"In his work Thich Nhat Hanh always speaks of the teacher as a healer. Like Freire, his approach to knowledge called on students to be active participants, to link awareness with practice. Whereas Freire was primarily concerned with the mind, Thich Nhat Hanh offered a way to thinking about pedagogy which emphasized wholeness, a union of mind, body, and spirit. His focus on a holistic approach to learning and spiritual practice enabled me to overcome years of socialization that had taught me to believe a classroom was diminished if students and professors regarded one another as "whole" human beings, striving not just for knowledge in books, but knowledge about how to live in the world...
That means that teachers must be actively committed to a process of self-actualization that promotes their own well-being if they are to teach in a manner that empowers students. Thich Nhat Hanh emphasized that "the practice of a healer, therapist, teacher or any helping professional should be directed toward his or herself first, because if the helper is unhappy, he or she cannot help many people." In the United States it is rare that anyone talks about teachers in university settings as healers. And it is even more rare to hear anyone suggest that teachers have any responsibility to be self-actualized individuals...
Indeed, the objectification of the teacher within bourgeois educational structures seemed to denigrate notions of wholeness and uphold the idea of a mind/body split, one that promotes and supports compartmentalization... The idea of the intellectual question for a union of mind, body, and spirit had been replaced with notions that being smart meant that one was inherently emotionally unstable and that the best in oneself emerged in one's academic work... There was fear that the conditions of that self would interfere with the teaching process."I'm not yet sure what I make of this, but a part of me is screaming "yes!" I work with a lot of educators, particularly novice teachers, who are unhappy because they feel as though they can't do enough, or because the challenges they're struggling against seem insurmountable. I was one of these novice teachers, and sometimes still tumble into being one of these educators, because gosh: poverty, racism, oppression, anger, and fear are pretty significant challenges for young people who are smart and hardworking and accustomed to being successful because they're smart and hardworking-- or because they've never tackled anything quite so daunting.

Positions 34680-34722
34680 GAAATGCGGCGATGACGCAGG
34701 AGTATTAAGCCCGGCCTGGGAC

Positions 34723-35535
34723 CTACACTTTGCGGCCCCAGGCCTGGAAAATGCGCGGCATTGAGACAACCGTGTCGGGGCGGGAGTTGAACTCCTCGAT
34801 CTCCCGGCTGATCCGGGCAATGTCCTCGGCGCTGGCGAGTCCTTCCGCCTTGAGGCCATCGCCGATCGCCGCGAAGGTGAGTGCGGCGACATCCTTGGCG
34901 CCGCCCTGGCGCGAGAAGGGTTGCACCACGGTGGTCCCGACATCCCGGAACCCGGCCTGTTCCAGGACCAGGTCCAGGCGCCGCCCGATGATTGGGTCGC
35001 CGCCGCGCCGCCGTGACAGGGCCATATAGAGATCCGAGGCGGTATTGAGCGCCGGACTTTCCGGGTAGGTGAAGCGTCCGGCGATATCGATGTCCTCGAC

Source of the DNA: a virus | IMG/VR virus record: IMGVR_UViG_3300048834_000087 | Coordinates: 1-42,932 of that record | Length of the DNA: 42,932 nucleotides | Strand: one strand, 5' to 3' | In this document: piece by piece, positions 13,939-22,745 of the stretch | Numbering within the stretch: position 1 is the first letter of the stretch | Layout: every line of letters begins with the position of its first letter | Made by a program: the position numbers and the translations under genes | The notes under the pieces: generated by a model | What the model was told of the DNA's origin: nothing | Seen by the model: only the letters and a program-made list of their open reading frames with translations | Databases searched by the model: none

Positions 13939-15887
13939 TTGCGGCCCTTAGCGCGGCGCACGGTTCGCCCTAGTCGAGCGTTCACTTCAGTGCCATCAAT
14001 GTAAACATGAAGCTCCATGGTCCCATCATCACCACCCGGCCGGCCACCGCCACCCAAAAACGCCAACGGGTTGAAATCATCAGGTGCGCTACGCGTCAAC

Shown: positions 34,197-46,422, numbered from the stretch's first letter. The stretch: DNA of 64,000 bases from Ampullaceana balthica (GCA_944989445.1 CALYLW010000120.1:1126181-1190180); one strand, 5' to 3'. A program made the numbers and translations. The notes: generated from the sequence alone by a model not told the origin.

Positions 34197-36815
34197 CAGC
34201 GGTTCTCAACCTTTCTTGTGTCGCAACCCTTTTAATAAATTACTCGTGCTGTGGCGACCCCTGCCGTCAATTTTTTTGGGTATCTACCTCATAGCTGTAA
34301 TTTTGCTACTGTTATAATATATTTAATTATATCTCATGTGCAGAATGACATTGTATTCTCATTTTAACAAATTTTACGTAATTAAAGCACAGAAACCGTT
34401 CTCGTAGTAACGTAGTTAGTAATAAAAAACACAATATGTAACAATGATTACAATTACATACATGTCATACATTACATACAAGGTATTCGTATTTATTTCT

Perhaps it's the psychology major in me, or the introspective navel-gazer, but I've always wanted to add one more piece to the elements of knowing your content and knowing your students (I've also seen/heard this described as knowing your content, knowing your students, and knowing how to teach your content to your students): know yourself. I'm certain this isn't a new idea (citations welcome!), and yet it's so often overlooked. The closest I've seen our organization come is in professional development around Marshall Ganz's story of self, although even that feels like an (important) act of organizing and motivating others by explaining who you are and why you do the work you do, rather than an ongoing journey of becoming yourself. Perhaps we're afraid to live in the ambiguity and uncertainty of never quite knowing because we mistakenly assume that we cannot teach others-- or cannot establish credibility/authority, particularly this early in our careers-- if we don't have it all figured out.
But I think our students, especially teenagers who are wrestling with difficult questions of identity and belonging and values and future within the context of poverty, racism, oppression, anger, and fear, need adults in their lives who are willing to engage in those questions, and who are willing to model themselves that the journey doesn't (and probably shouldn't) stop at the end of one's adolescence. And doing that as a teacher requires much more intentionality and much more humility and much more of all sorts of other things than just knowing mathematics, knowing a group of students, or even knowing how to communicate mathematics to students/how to set up conditions where mathematics is inspiring to students.
Tell me what you make of this passage-- I feel like I've got more to say but need your help in processing further :)
Also, now I want to go back and reread Thich Nhat Hanh through an educator's lens.